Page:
Bisexual folks have an image problem in America. Could science help?
A new feature, published in the New York Times Magazine, follows the efforts of the American Institute of Bisexuality to fund scientific studies on bisexuals. The institute works to combat damaging beliefs about bisexual people, including that they are actually gay, not bi; that they are just experimenting or going through a phase; and that they are unfaithful partners. The institute supports surveys of bi folks' sexual activity and mental health, as well as studies of bisexual people's arousal. Yes, that means those funny studies in which researcher show study volunteers porn and measure how their volunteers react.
You might think that institute-funded research would be kind of boring, adherent to the party line: Bisexuality exists, guys! Bi-identified folks, for the most part, aren't lying or actually gay! But the studies the Times article covers are fascinating, sophisticated looks into human sexuality.
There's one researcher that's looking into whether what makes some men identify as bi is their non-aversion to women. That is, when they're watching porn with two men, they don't lose steam when a woman joins in. Gay-identified men, on the other hand, may be the ones who won't stand for a lady in the scene.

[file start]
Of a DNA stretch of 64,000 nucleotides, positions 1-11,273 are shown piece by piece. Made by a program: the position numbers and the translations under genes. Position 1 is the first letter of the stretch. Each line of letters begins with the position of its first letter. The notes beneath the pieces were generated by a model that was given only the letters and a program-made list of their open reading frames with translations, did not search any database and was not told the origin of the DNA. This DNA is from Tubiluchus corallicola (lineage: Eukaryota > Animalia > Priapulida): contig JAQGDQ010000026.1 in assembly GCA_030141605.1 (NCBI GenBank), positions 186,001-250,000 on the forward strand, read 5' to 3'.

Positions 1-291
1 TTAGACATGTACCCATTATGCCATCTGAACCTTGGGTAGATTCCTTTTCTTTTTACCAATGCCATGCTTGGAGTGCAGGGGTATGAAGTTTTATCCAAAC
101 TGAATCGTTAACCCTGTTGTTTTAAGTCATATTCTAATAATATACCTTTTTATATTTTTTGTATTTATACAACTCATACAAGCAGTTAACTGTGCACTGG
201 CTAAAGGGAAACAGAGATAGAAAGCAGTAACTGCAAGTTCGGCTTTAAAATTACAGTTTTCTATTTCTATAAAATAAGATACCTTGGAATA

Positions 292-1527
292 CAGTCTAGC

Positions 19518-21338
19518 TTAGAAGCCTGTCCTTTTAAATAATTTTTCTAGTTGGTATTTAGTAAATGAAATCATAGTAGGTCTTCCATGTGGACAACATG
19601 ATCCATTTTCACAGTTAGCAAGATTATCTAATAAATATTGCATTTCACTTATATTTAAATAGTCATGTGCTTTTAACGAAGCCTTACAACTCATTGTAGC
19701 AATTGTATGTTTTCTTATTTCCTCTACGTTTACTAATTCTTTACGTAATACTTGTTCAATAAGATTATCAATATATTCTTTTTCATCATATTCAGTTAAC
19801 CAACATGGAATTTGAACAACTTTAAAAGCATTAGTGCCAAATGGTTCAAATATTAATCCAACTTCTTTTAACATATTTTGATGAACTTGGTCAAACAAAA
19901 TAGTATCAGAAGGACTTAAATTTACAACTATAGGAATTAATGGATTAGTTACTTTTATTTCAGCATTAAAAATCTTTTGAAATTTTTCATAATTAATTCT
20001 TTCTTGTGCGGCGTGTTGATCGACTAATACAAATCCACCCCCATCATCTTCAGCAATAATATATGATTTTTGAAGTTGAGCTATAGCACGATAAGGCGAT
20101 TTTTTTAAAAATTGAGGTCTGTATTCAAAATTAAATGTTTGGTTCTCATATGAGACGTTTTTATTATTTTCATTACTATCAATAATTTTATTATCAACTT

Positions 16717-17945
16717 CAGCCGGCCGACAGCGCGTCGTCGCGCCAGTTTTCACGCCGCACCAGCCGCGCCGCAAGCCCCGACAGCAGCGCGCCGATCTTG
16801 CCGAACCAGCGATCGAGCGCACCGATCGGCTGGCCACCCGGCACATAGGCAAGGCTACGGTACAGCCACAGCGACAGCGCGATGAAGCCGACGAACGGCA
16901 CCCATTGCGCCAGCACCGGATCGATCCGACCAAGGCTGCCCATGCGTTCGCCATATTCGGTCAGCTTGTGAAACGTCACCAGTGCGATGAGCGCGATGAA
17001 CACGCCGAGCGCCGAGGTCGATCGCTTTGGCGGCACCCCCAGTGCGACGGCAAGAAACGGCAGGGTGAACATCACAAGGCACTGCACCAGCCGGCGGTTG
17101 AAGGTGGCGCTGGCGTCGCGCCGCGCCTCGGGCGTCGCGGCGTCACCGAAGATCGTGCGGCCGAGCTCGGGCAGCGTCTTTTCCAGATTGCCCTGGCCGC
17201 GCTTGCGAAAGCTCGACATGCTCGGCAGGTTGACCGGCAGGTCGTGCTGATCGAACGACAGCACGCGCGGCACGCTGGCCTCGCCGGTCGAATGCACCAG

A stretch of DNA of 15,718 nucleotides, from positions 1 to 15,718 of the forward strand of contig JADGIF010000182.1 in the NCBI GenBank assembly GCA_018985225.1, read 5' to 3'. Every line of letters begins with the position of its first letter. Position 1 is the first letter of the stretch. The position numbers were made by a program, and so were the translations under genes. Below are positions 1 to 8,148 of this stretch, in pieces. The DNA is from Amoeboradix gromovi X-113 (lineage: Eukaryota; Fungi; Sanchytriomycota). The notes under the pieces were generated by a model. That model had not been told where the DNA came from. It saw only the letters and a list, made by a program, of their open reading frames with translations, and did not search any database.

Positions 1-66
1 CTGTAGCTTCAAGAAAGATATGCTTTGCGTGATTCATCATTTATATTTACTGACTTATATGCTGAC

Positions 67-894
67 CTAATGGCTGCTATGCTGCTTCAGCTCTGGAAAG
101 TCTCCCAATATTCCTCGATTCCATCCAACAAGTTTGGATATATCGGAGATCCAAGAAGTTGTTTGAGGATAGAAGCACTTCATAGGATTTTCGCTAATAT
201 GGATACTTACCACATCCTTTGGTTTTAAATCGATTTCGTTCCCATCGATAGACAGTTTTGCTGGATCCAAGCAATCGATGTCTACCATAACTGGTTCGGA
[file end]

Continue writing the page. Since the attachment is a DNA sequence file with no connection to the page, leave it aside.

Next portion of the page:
There are almost as many men decide to identify as bisexual, queer, or "unlabeled" after identifying as gay earlier in life as there are men who first identify as bi, then as gay.
There's a survey of 394 men and women that found that there are almost as many men who decide to identify as bisexual, queer, or "unlabeled" after identifying as gay earlier in life as there are men who first identify as bi, then as gay. The researcher who conducted that survey, Lisa Diamond of the University of Utah, originally assumed women are more sexually fluid than men, the Times reports. Researchers are now finding, however, that men's attraction can be pretty complex, too. (O rly?)
Complexity can make things harder. As the Times points out, men who change identities provide fodder for those who tout damaging "gay cures." For journalists, complexity can make a science story harder to tell: Scientists found X is true, but only in these specific cases, and maybe they are right and maybe they are wrong? But probably they are right? In this case, however, it makes for a fun, thoughtful read.